Early this week, a leader of the PKK or the Kurdistan Workers’ Party announced that the group is planning a series of violent attacks in Turkey after the ceasefire between them and the local government broke down.
Only a year after the ceasefire was imposed, PKK commander Murat Karayilan said there was little choice for him except to respond to the bombing raids in their Iraq bases that were ordered by the Turkish government.
Reports say the group will now focus their eyes on major cities in Turkey, instead of merely targeting army bases in Kurdistan.
This means that the western part of Turkey will likely be the subject of the planned attacks. These areas are known to attract plenty of tourists from different countries, and also businessmen. In the last 10 years however, it has not been exempted from bombings.
More than 2 million tourists from Britain alone descend on Turkey every year. Foreign officials are now advising tourists to forego their travel plans except on essential business specifically in the South Eastern portion of the country, where they say threats are high on terrorist attacks.
Four years ago, in 2006, the Marmaris Resort Hotel was hit by three bombs. In 2007, at least a hundred people sustained injuries after a suicide bomber rattled Ankara’s shopping district. Five people were reported to have died during the blast in the country’s capital.
The PKK is a separatist group from Kurdistan and has a running conflict with the local government for about 26 years.
Karayilan declared that their group will form a democratic autonomy in Turkey’s Kurdish regions whether or not the Turkish government is willing to accept it.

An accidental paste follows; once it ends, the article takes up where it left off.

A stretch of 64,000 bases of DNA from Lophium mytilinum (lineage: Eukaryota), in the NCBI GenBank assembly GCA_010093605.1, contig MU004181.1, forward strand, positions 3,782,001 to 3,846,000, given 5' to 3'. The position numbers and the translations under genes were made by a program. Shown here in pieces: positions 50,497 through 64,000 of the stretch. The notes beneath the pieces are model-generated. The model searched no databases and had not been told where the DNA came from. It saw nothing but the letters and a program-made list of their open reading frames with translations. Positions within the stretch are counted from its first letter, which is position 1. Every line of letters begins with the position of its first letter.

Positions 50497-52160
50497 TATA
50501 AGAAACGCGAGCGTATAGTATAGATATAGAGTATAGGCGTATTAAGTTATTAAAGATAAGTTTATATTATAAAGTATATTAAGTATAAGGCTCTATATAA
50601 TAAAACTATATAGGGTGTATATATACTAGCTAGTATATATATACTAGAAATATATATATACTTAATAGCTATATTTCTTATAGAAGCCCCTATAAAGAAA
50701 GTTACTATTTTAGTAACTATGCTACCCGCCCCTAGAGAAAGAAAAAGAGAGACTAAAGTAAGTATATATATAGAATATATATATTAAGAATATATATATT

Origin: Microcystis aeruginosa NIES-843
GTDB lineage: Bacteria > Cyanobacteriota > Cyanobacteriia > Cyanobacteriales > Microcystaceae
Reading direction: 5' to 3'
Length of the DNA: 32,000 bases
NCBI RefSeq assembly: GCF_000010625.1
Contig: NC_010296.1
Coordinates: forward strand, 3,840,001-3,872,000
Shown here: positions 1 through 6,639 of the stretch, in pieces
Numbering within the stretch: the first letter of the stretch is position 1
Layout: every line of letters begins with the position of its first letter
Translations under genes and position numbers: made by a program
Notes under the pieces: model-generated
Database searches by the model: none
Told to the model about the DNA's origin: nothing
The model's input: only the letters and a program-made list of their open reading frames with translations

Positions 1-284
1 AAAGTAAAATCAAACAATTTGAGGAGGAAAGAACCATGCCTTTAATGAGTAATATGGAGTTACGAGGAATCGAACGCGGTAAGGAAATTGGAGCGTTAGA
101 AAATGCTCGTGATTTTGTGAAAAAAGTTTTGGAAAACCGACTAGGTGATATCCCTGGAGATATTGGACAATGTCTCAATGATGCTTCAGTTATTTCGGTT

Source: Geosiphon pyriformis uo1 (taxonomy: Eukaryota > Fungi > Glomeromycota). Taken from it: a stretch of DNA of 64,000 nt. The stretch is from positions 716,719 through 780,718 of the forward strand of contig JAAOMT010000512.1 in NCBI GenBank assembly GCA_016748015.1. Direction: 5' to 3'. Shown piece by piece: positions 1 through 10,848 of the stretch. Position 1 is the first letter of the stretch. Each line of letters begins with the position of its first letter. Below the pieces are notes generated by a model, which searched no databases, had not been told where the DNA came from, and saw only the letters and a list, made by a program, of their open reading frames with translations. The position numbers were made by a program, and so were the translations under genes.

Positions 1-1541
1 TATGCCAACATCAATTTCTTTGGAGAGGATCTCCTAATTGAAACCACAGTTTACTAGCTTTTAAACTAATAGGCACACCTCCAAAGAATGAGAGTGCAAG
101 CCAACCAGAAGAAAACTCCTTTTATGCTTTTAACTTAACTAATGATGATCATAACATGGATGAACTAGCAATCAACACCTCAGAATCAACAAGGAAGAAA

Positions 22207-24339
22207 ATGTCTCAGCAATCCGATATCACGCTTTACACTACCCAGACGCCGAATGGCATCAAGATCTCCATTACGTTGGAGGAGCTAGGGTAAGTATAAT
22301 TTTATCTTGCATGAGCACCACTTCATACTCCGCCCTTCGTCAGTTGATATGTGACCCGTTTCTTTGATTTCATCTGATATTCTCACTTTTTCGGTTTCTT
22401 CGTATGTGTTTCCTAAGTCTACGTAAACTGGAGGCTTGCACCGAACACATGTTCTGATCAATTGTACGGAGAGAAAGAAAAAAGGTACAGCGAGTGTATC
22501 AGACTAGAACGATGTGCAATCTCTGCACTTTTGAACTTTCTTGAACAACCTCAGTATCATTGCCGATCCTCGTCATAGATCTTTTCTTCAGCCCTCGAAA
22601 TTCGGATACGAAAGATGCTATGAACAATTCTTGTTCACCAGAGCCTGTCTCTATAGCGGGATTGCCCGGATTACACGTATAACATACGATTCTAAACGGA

Almost 40,000 people have died in the ongoing war between the two groups, and Karayilan is confident that they can continue fighting the government for another half century.
Recip Erdogan, who now stands as the Turkish prime minister, has time and again been assailed for yielding to the separatist group. He recently announced that bombing raids will commence in different bases of the PKK in Kurdish areas.
One of the prominent raids exercised against the PKK took place in the Qandil Mountains.
Prime Minister Erdogan has said that his strategy is to improve relations with neighboring areas to force out opposing groups in Kurdistan.
He has extended his hand to some leaders belonging to autonomous regions in Kurdistan, in the northern part of Iraq. Commerce between the two countries is now estimated to amount to US7 billion dollars.
In exchange for good business, Turkey is now asking the regional government of Kurdistan to turn over Karayilan and some 247 other commanders of the PKK that are currently staying in their territory, to Ankara.